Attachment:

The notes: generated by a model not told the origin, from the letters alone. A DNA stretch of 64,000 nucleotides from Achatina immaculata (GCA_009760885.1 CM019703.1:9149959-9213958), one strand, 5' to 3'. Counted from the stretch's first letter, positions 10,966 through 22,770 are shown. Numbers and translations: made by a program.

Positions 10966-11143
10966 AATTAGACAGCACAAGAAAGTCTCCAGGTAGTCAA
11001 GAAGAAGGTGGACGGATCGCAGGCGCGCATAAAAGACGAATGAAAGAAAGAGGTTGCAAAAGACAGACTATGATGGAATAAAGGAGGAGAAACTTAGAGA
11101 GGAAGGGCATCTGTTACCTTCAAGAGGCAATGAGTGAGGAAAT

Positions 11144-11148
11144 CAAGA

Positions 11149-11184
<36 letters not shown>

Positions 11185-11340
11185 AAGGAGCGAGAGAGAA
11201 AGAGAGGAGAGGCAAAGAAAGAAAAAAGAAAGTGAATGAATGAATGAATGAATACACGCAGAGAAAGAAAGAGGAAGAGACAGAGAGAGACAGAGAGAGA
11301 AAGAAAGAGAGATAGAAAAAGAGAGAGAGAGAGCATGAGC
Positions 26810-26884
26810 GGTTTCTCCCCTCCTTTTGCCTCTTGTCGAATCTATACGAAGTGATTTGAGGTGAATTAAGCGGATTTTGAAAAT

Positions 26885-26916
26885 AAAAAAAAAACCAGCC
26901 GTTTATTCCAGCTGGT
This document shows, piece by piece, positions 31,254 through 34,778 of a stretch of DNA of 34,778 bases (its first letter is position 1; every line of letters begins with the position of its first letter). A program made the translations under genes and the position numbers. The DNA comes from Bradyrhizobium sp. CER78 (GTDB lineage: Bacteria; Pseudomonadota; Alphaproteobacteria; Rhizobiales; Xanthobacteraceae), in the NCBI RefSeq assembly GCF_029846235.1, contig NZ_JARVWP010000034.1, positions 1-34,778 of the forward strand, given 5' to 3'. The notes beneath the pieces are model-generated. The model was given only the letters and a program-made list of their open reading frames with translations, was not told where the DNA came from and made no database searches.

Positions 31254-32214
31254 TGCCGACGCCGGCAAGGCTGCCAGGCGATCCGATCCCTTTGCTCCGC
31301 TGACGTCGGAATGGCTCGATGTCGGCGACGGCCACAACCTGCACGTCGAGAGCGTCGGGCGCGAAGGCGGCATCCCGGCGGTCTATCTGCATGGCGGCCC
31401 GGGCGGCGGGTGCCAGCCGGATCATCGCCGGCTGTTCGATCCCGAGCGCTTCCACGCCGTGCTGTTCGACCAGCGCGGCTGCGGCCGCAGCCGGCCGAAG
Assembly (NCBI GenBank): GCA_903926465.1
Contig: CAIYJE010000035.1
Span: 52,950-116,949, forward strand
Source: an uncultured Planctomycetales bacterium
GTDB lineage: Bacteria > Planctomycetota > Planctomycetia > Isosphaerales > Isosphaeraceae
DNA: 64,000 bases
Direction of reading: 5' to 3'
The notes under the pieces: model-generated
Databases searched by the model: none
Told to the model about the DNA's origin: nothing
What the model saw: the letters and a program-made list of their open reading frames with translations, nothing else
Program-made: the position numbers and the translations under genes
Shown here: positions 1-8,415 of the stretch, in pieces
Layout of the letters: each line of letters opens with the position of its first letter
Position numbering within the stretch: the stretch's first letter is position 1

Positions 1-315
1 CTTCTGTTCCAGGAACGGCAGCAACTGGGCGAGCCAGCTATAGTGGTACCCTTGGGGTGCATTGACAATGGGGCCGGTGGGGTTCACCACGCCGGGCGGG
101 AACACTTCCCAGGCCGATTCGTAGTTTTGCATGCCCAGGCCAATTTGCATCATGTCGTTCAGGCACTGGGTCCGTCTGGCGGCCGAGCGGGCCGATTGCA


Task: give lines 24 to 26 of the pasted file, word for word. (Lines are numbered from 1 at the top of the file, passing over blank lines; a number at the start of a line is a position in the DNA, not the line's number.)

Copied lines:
Assembly (NCBI GenBank): GCA_903926465.1
Contig: CAIYJE010000035.1
Span: 52,950-116,949, forward strand